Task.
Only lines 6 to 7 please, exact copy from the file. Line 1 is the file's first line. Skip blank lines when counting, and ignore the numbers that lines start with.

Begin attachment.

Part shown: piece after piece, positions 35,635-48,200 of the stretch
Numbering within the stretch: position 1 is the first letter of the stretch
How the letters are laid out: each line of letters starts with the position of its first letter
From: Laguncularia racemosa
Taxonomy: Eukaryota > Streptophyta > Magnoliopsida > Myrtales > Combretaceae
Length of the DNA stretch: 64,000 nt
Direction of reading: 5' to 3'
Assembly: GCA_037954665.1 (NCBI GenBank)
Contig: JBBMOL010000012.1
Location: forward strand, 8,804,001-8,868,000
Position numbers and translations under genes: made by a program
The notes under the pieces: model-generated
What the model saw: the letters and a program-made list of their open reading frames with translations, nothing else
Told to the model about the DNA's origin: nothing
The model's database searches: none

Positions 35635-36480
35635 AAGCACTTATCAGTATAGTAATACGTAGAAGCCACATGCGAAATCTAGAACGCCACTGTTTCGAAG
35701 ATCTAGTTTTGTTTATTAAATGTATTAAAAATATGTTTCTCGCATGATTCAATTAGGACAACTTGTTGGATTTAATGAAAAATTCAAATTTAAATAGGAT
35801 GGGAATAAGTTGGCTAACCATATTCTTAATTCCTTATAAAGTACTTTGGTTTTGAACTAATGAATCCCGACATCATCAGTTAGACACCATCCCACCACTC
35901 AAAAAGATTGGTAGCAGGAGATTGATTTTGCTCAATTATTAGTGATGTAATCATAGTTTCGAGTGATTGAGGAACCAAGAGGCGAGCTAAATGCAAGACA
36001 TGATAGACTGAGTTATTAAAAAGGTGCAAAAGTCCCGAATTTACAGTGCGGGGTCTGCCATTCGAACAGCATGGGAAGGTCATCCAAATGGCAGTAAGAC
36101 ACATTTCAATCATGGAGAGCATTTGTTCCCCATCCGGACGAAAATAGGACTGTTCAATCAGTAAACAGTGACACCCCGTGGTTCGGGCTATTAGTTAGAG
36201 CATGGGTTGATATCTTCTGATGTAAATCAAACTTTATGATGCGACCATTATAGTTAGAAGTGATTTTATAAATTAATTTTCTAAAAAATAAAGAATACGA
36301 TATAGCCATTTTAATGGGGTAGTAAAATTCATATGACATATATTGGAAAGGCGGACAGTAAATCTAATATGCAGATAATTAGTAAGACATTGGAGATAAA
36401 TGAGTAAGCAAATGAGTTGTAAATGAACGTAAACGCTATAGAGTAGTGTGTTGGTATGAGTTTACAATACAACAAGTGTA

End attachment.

Length of the DNA stretch: 64,000 nt
Direction of reading: 5' to 3'